Archive for “March, 2007”

Social networks and the Web 2.0 "bubble"

You must, must, must, must read this article by Michael Hirschorn from The Atlantic Monthly online. I don’t agree with everything he says, or what appears to be his overall thesis, which is that all the interest in Web 2.0 is a bubble because someday something better and/or more interesting will come along and everyone will forget about it (I just think that’s the way things work, and it’s not like every single person will leave the party – the “book bubble” didn’t burst when radio was invented).

Nevertheless, here’s a wonderful on-the-mark quote:

Few of the social networks have yet proved adept at truly linking people of like-minded interests, and many of the networks being started now, especially by entrepreneurs and corporations looking to grab their slice of 2.0 glory, tend to miss the reason the best sites work: They facilitate behavior that people already engage in.

I’m with you on that, Michael. Again – the article is here. Read it.

Is it better to join communities, or build them?

I’ve been thinking about this since I received an email from a colleague of mine – we met when I worked in marketing at MuchMusic (he was a rep for one of the labels) and ran into each other, a mere (11? 12?) years later at the Profectio Power Breakfast I spoke at on January 31st (which was sold out, incidentally. We should really do another one of those). It was really nice to see him again, and so interesting that we’re both working in very much the same field.

But I digress, the question (inquiry, really), which I will quote below, came in response to our announcement about Phase I of the Yamaha Motor social media strategy, launched March 1st.

It looks like there are lots of Yamaha owners who have opinions, ideas and thoughts. Brand loyalty might be strengthened even further if Yamaha could foster exchange of user experiences through their portal.

Which raises a very good point, one that Charlene Li and I discussed in a recent Social Media Today podcast – the fact that blogs are not exactly the most interactive platform on the planet – they’re very linear, they’re mediocre at fostering discussion between participants, and don’t generally allow conversations to be threaded (though I understand there are some platforms that offer this functionality), whereas the notion of the “community suite” – many different types of web-based social functionality – is probably the way of the future when it comes to business use of social media. As soon as business understands what social media is.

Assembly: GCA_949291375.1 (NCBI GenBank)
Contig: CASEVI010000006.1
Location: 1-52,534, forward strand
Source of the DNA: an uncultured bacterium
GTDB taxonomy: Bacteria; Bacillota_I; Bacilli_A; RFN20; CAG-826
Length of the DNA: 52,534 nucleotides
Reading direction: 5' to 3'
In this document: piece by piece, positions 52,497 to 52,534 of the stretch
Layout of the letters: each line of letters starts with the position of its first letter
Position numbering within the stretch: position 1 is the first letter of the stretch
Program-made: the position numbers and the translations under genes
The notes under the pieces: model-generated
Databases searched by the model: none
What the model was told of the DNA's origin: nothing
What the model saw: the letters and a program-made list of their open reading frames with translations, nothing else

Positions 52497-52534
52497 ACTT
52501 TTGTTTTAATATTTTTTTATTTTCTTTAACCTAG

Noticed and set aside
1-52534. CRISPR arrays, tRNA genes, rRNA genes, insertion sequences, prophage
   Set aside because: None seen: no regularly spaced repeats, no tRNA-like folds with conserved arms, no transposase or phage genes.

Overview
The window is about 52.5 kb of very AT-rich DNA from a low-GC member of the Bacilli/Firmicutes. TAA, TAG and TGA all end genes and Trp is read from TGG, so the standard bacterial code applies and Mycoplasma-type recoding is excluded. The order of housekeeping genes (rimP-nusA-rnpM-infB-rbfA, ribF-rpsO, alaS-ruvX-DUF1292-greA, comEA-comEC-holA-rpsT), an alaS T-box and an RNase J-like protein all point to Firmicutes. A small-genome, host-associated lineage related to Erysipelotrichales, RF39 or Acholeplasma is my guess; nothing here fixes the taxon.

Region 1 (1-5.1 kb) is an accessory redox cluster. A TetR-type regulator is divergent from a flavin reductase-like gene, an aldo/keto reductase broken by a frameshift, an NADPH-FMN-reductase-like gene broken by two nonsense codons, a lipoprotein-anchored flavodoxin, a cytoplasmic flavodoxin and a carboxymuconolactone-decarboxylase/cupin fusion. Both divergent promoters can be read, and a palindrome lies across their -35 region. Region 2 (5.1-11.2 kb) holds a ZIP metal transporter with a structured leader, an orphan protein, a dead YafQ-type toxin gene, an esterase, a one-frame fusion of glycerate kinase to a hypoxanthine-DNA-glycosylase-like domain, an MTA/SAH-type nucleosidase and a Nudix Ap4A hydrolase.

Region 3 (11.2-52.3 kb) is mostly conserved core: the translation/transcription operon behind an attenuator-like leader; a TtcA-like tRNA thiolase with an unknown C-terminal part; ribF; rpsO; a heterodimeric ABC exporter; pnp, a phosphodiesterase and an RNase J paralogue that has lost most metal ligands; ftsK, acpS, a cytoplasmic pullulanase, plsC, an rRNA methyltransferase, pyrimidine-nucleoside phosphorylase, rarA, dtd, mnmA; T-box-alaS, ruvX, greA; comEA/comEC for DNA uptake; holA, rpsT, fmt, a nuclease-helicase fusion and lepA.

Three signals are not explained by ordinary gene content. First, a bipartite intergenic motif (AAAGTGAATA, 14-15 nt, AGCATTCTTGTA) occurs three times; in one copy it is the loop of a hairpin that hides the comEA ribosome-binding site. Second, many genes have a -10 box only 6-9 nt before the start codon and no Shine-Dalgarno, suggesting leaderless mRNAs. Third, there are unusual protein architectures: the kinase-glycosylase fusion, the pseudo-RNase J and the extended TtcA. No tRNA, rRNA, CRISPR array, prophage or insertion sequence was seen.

So, would Yamaha have gotten more engagement bang for their buck if we’d built a more interactive suite of tools and platforms, rather than a blog? In this case, I’d have to say no – and I’m going to quote something Jeremiah Owyang said in a Marketing Voices podcast in January as part of my explanation why:

You don’t build communities – you join them.

In the case of Yamaha, there is an incredibly active community out there already, embodied in the form of Totally Yamaha (over 7000 registered users on their forum). For us to try and recreate the success of this and other existing grassroots forums would have been madness, both because of the Herculean nature of the task and the bad feelings within the community such a move would have engendered. So, rather than try and build a community where one already existed – we joined it, adding our own unique and valuable perspective, and something not available anywhere else – the ability to go right to the source and hear Yamaha’s take on almost anything.